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The red wolf is a type of wolf indigenous to the continent of North America. As its name indicates, this wolf is characterized by a warm red to orange glow of its fur when it hits the light, although its fur’s actual color can range from black to gray, yellow to brown, and even cinnamon. Depending on whether one considers the red wolf a separate species or a subspecies of the gray wolf, or the canis lupus, its full scientific name will be different. If it is considered a species, its scientific name would be canis rufus; if it is considered a subspecies, its name would be canis lupus rufus, with the Latin word “rufus” translated as “red.” An adult red wolf can reach a weight of 80 pounds (36 kg) and a length of 4 feet (around 121 cm) from tail to nose.
Historically, there were supposed to be plenty of red wolves living in the wild before the 1960s, but because they were dangerous predators to cattle, they were often hunted and killed. Another factor was the destruction of their habitats to create suitable lands for agriculture and cattle farming. Soon, the population of the red wolves dwindled, and in 1970, they were declared “endangered,” but the US Fish and Wildlife Services (USFWS) gathered pure-bred red wolves and started a breeding program to increase their population. In 1980, the wolves were declared “extinct in the wild.”
Since then, the breeding program has found enough success to reintroduce the red wolf into the wild, particularly in North Carolina. More than 100 red wolves have been released into the wild, but one concern about restoring their population is the wolves’ tendency to interbreed with coyotes. That is why the USFWS still keep about 200 of the red wolves under the breeding program to produce pure breeds.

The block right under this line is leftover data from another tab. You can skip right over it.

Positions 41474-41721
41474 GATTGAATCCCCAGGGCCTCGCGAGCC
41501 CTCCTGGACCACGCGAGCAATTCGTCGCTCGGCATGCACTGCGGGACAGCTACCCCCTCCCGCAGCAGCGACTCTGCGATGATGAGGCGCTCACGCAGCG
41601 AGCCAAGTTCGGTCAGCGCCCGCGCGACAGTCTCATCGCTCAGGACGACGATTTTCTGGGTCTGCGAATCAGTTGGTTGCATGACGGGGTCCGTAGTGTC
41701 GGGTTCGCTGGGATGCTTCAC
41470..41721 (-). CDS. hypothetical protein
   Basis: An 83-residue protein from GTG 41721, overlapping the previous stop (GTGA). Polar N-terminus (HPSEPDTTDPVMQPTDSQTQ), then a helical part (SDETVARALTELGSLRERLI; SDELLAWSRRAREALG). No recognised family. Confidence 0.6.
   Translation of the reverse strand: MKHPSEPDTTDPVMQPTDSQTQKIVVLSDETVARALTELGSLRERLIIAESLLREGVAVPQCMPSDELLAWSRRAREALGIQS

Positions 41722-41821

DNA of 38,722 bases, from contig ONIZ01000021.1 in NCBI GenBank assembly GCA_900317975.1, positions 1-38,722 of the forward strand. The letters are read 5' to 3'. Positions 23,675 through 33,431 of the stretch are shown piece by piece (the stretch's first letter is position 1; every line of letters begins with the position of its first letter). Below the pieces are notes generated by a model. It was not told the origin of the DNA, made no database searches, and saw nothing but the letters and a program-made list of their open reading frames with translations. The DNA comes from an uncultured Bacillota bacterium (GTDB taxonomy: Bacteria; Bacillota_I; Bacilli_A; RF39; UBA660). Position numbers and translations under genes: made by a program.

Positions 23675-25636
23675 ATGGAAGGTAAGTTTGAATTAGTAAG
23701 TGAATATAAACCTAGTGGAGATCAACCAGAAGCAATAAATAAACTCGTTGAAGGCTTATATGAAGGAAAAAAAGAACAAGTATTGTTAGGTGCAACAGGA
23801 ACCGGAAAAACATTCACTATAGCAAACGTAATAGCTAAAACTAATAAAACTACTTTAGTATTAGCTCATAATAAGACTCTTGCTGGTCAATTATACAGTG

A red wolf may be a fierce predator, but it is shy by nature and tends to avoid people. It is, however, a social creature in a sense that it lives and travels with a pack that has a similar structure to that of a family, with a mother, father, and children. This wolf usually has a permanent mate for the rest of its life. It is also observed to be a nocturnal animal, taking advantage of the darkness to stealthily hunt for food. This wolf likes to prey on smaller animals like rabbits, raccoons, and rats, but also has the capacity to kill deer.
Natural habitats of a red wolf would include forests and prairies, with felled trees and riverbanks as the location of many dens. A typical lifespan of the wolf would be eight years in the wild, but it can be twice as long when in captivity, as it does not have any competing predators. Wolves usually mate once a year, producing about three pups each time.
@Melonlity -- Illegal hunting will be probably be a major problem. Another problem is that Americans really, really hated wolves not that long ago and the animals are still viewed as dangerous predators that could carry off your livestock if you're not careful (the phrase "leaving a wolf to guard the hen house" is still used to describe the foolhardy practice of leaving someone unsavory in charge of anything).
Regardless, maybe we are growing up a bit. There are quite a few groups out there doing their part to preserve the red wolf and other threatened wolves. Might not be a bad idea to donate to one or help out in some way.
The red wolf is, by far, the most endangered wolf in existence. By the time the U.S. government started its breeding program, there were only something like 14 of the things left (and that's not an exaggeration). Thankfully, it appears the breed might be saved.
Let's just hope illegal hunting doesn't destroy the wolves as they are released into the wild.
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